Visiting Scholar of Indigenous Studies, Institute for Advanced Study & Mellon Environmental Stewardship, Place, and Community Initiative
Join the Department of Art for a talk with anthropologist Alexandra Peck, “Mariners, Makers, Matriarchs: Relationships Between Women & Water in Coast Salish Material Culture.”
There exists a romanticized tendency to associate Indigeneity with land stewardship and the natural environment. As “back to the land” movements and New Age practitioners demonstrate, women are heavily implicated in this land-based narrative: Earth Mother and Mother Nature imagery is prevalent, as is the association of women with horticulture or herbalism. In the Pacific Northwest, where masculinity is often associated with water and the luscious, rugged evergreen landscape, these problematic gendered and geographic tropes maintain an even stronger hold. The region’s mountains and waterways are linked to male European exploration, adventure, and conquest, harkening back to the likes of Captain George Vancouver and James Cook. Perhaps reflecting the influence of settler colonialism on local tribal nations, similar nautical themes are emphasized in nearby Indigenous settings. Native patriarchs are featured in heroic accounts of whale hunts, whereas navigating raucous waterways in cedar canoes is often deemed suitable for only the bravest of men, and oral histories celebrate male protagonists who tamed legendary sea creatures. Questioning these binaries, this presentation examines the historical ways in which Coast Salish women–whose homelands encompass western Washington–interacted with, navigated, and prescribed meaning to water in artistic settings. Women propagated grasses in alpine lakes and rivers for use in basket weaving, bred now-extinct dogs on small islands to use their valuable fur for spinning wool, and even revisited tsunami sites to collect clay. These activities necessitated the mastery of canoes and the careful study of water. Contrary to popular thought, women were not confined to domestic spheres, and instead were highly mobile, sea-faring individuals engaged in trade and travel. I demonstrate how women participated in what is often characterized as the male arena, as well as how “feminine” artistic activities required advanced scientific knowledge of water passed down through one’s female lineage.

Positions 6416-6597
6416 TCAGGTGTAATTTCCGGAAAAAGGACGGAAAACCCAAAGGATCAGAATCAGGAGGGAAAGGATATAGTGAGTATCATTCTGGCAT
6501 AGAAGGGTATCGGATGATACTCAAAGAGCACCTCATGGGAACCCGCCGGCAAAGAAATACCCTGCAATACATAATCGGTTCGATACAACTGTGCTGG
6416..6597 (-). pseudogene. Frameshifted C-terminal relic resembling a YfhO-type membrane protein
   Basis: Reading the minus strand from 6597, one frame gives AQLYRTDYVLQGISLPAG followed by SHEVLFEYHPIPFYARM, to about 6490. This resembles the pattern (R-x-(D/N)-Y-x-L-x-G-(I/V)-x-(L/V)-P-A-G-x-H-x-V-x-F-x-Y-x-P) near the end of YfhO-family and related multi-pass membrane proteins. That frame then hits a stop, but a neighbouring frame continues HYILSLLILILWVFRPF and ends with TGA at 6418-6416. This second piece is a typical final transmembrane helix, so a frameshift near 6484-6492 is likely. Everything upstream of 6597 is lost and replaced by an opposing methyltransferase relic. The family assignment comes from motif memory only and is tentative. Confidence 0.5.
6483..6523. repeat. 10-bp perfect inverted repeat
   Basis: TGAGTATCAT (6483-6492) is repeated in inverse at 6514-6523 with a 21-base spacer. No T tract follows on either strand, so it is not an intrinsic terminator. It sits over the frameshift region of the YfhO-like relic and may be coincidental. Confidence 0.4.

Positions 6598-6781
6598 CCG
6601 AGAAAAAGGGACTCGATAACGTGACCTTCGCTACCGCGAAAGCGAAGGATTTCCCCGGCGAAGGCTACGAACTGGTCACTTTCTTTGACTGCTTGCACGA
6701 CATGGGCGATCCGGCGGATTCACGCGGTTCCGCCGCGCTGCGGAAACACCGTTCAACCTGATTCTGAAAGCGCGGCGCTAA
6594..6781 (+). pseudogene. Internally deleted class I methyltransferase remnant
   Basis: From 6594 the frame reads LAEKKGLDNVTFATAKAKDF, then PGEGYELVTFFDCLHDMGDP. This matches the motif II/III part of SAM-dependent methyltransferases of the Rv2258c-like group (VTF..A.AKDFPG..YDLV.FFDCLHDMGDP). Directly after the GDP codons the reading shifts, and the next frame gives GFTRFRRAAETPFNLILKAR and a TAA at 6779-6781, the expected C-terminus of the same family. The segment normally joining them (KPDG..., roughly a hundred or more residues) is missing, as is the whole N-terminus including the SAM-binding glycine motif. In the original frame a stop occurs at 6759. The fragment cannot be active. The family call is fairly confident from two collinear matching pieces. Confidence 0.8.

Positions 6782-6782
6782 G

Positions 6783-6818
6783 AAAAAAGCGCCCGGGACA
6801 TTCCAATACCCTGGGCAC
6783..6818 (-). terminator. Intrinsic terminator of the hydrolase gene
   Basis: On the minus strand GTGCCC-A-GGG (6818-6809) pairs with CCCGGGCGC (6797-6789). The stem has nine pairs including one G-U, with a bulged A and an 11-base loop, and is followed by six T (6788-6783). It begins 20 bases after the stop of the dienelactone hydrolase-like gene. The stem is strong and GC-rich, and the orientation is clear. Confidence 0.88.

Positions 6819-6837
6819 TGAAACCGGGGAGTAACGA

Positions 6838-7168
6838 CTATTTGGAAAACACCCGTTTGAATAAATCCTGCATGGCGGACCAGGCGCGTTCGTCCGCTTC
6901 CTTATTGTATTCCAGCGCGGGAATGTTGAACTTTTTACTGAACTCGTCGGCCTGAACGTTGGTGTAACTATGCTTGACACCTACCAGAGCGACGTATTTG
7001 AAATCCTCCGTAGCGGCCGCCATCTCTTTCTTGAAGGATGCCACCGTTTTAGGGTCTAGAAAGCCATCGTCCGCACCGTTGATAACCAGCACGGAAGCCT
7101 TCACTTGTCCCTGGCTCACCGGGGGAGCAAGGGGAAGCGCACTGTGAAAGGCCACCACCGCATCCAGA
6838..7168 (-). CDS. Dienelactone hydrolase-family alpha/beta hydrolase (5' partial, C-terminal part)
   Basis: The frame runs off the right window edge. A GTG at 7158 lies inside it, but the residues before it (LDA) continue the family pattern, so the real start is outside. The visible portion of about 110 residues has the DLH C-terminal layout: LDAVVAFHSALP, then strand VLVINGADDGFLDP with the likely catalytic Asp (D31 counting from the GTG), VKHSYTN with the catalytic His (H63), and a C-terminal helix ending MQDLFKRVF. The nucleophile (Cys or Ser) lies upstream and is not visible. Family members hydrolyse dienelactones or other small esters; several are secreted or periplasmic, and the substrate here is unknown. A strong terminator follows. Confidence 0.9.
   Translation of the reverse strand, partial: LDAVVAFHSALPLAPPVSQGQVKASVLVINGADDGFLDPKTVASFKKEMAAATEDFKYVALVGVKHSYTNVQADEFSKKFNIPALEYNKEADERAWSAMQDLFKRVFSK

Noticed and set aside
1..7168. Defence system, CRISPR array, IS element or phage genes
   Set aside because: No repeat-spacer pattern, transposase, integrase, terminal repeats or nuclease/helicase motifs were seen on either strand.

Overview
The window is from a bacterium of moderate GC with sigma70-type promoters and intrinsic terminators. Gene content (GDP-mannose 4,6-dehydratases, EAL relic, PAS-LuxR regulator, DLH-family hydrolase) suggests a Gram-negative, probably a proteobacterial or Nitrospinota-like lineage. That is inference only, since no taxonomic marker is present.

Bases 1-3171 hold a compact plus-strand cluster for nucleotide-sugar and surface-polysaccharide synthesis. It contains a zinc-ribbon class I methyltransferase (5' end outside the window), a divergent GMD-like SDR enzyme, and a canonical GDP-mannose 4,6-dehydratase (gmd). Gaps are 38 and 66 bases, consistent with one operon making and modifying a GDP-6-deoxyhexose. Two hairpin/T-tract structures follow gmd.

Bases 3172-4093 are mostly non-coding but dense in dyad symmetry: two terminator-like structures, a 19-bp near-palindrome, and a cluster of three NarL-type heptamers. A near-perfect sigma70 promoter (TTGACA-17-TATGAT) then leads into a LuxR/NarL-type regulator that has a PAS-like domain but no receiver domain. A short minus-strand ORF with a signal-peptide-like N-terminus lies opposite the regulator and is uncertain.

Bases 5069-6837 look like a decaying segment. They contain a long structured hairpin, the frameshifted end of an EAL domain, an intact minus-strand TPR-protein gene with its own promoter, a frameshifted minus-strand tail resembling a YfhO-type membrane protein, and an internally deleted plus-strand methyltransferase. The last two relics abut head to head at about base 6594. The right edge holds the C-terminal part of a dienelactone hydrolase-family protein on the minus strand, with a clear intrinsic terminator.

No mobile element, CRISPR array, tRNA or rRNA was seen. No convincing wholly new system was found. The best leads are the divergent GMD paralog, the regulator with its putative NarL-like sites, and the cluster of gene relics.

JOIN ZOOM EVENT
Save Zoom link to calendar: http://z.umn.edu/PeckVACP
Image: “Weaver’s Spirit Power: 20 Years of Coast Salish Weaving” exhibit, Susan Pavel (artist), cedar bark, wool, abalone, 2016. Suquamish Museum, Suquamish Reservation, Washington. Photo by Alexandra M. Peck.